1. This is a plaintiff's appeal against an appellate decree of the District Judge, Amritsar, allowing the appeal against the decree of the trial Court to the extent of one-third of the property.
2. Sohan Lal was the landlord of an area of land measuring 18 'kanals' of which the occupancy tenant was Mahant Raghunath Das. This is how it was shown in the revenue records in 1934. Sometime in March 1934 occupancy rights in this area of land were released by Mahant Raghunath Das in favour of the landlord. On the 3rd of March 1934, Sohan Lal transferred to Rattan Chand for a sum of Rs. 6000/-one-third of 18 'kanals'.
3. On the 16th of December 1935, a suit was brought to set aside the release which was made by the Mahant jn favour of Sohan Lal. This suit was decreed in 1937, but on appeal it was held that the person who is the Chela of Mahant Raghunath Das would be entitled to possession after the death of the Mahant--an event which occurred on the 30th of January, 1942.
4. On the 18th of January 1945, the present suit was brought for possession of the whole of the land which was transferred to Sohan Lal by Mahant Raghunath Das. The first Court held that the property belonged to the idol and that the exchange was not for the benefit of the idol, and therefore decreed the suit. On appeal, the learned District Judge upheld the finding jn regard to the property belonging to the idol and the exchange not being for its benefit, but held that the sale in favour of Rattan Chand was governed by section 41 of the Transfer of Property Act and being a 'bona fide' transaction for value it was screened against an attack by the plaintiff, and he therefore allowed the appeal to the extent of one-third of the property in dispute.
5. The first question to be decided is whether it is proved that Sohan Lal (sic) was a 'bona fide' purchaser for value, I have gone through his evidence and I find that he purchased the one-third share for a sum of Rs. 6,000/- out of which he paid Rs. 2,000/-and the rest was not paid although Sohan Lal claims that he did pay, he had a receipt and it was in his books. Neither the receipt nor the books have been produced. It is also in the evidence of Sohan Lal that he knew that the tenancy rights originally were in the name of Mahant Raghunath Das. He made inquiries from Mahant Raghunath Das who told him thatthey were his personal property and did not belong to the temple. It is on these facts that the learned Judge has held that the sale was a 'bona fide' one and for value. The appellate Judge has, in my opinion, misdirected himself on the question of law relating to such transactions and has misread the evidence. Although it has been found that Rs. 4,000/- was not paid, yet the learned Judge has held that the purchase was for consideration. He has also held that Sohan Lal represented himself to be the sole owner and in possession by reason of self-acquisition and therefore Sohan Lal was the ostensible owner.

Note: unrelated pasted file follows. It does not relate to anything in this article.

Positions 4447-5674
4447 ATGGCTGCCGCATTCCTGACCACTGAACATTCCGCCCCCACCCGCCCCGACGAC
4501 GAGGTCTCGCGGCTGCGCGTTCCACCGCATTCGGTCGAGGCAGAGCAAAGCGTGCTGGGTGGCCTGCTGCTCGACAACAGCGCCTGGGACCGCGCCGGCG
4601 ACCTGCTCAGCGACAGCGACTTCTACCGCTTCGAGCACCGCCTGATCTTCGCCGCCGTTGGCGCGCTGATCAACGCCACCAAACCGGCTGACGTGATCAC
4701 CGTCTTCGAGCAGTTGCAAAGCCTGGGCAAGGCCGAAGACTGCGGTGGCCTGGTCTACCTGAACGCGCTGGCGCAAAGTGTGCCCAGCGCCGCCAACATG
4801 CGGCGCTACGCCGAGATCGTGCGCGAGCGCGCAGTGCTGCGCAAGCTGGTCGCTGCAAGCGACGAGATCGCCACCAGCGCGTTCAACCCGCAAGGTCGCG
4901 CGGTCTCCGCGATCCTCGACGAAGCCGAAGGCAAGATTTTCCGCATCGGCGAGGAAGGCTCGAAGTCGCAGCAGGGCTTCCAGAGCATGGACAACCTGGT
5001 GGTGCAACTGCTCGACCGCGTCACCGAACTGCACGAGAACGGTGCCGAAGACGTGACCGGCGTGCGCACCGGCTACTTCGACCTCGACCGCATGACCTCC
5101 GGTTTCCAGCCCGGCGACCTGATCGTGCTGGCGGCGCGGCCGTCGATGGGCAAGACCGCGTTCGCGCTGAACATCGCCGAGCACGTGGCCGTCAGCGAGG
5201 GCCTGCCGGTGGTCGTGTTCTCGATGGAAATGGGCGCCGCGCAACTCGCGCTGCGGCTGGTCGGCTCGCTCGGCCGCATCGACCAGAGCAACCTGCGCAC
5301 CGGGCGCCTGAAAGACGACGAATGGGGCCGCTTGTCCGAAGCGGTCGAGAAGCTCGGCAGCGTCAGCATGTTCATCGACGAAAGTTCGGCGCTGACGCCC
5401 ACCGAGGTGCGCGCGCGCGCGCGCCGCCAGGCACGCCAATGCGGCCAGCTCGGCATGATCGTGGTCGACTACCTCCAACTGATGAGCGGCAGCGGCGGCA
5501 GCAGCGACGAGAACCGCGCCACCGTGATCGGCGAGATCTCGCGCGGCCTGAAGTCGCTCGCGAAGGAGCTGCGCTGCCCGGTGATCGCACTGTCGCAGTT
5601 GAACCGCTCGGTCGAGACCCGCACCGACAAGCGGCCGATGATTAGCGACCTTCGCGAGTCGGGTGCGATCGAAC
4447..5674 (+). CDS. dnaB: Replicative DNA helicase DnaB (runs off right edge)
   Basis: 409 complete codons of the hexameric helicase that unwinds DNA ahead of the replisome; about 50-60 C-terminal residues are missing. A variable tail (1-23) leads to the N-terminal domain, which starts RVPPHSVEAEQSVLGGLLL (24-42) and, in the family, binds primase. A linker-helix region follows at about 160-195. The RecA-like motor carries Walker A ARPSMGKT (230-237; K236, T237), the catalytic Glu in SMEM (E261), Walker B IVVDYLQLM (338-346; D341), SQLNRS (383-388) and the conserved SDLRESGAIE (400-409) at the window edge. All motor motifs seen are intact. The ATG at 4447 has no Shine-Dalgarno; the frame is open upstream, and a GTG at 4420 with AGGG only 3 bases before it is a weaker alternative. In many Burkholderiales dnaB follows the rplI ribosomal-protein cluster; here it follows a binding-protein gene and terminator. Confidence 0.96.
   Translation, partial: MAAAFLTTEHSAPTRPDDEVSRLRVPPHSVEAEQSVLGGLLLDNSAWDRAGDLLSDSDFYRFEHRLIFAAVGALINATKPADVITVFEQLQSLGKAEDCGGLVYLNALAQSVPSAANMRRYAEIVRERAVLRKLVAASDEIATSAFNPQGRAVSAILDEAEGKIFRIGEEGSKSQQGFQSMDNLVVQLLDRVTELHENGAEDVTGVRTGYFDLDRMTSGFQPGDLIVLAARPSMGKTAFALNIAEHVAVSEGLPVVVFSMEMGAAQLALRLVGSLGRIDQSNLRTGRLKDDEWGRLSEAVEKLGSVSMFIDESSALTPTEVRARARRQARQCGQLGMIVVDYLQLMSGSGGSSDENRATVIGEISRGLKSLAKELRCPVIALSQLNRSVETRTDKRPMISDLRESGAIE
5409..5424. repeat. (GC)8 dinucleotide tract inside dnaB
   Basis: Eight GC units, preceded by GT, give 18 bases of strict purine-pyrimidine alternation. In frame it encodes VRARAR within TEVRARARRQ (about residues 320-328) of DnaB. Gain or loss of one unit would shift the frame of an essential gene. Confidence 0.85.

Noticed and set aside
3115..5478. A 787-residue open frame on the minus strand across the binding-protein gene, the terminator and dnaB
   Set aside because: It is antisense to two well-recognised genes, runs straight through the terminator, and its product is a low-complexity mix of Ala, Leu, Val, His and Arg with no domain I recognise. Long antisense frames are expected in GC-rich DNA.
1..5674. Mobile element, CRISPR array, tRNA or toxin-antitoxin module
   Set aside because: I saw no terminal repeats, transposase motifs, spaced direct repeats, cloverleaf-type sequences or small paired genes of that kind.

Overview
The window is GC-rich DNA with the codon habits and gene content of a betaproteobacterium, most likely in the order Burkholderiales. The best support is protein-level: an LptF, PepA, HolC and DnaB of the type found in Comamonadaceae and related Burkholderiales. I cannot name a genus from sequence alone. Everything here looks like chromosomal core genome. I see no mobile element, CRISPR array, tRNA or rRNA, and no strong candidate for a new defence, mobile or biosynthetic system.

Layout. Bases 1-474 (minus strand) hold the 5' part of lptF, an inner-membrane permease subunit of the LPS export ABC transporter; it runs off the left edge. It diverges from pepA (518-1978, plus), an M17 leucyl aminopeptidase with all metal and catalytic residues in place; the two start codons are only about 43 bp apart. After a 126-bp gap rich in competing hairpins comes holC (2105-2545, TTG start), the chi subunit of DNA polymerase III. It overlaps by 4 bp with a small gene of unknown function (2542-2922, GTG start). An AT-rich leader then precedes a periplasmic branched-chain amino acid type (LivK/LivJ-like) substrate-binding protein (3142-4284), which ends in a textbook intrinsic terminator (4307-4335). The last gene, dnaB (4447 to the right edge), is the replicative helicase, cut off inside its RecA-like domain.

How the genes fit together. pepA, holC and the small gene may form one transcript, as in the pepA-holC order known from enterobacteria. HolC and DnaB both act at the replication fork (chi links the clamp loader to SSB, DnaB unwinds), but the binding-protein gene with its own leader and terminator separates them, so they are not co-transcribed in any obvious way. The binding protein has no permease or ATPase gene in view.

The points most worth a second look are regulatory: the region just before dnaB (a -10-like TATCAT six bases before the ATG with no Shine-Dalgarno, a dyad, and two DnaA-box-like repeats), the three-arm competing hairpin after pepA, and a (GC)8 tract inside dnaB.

6. The law in regard to properties which stand in the names of Mahants cannot be different from that when the property stands in the names of minors. A minor is incapable of giving his consent, express or implied, and it has been held that the doctrine of estoppel under section 41, Transfer of Property Act does not apply to them: see p. 199 of Mulla's Transfer of Property Act--and idol is in a state of perpetual tutelage and minority.
7. In his evidence Rattan Chand says that he made no inquiries whatsoever as to the title of Sohan Lal. All that he appears to have done is that he has relied upon the word of Sohan Lal and of Raghunath Das which cannot be termed 'reasonable care' within the meaning of the word as used in the Transfer of Property Act.
8. It was then submitted that this is not a case of transfer from Raghunath Das but the transfer was from Sohan Lal who was the proprietor and who had obtained the occupancy rights from Raghunath Das. There is no doubt that if the sale was by Raghunath Das the principles of section 41, Transfer of Property Act, would not have been applicable. Two cases have been cited by the counsel for the appellant that section 41, Transfer of Property Act, does not apply in the case of properties belonging to deities which are in possession of or stand in the names of Mahants. 'BASDEO GIR v JUG-RAJ PRASAD', AIR 1948 Oudh 247, is one of them, and the other is a case of 'wakf' under Mohammadan Law and is 'ANJUMAN ISLA-MIA v. LATAFAT ALI', AIR 1950 All 109. In the former which was a case of alienation by a Mahant of a temple the Mahant was held not to be an ostensible owner within the meaning of section 41 of the Transfer of Property Act and it was also held that it could not be said that the deity, which could express only through the Mahant, had allowed him to hold himself out to be the owner. In the latter case, it was held that, the question of 'bona fide' nature of the purchase is unnecessary to be decided because there can be no estoppel against God, and the heirs who by means of a collusive decree had the property partitioned and transferred in the names of different persons could not pass a better title than what they themselves had. The question is that if Sohan Lal had no title to the occupancy rights could it be said that he could pass a better title than he himself had to Rattan Chand. I have already held that Rattan Chand knew all the time about the title of Sohan Lal as also of Mahant Raghunath Das and I have also hold that it cannot be said that he acted with reasonable care. In the circumstances, he cannot claim the benefit of any estoppel which equity might raise in his favour if he had acted 'bona fide'. In the cir-cumstances of this case, Rattan Chand has not been proved to have acted in good faith.
9. I, therefore, allow this appeal, set aside the judgment and decree of the appellate Court and restore that of the trial Court. The parties will bear their own costs in this Court.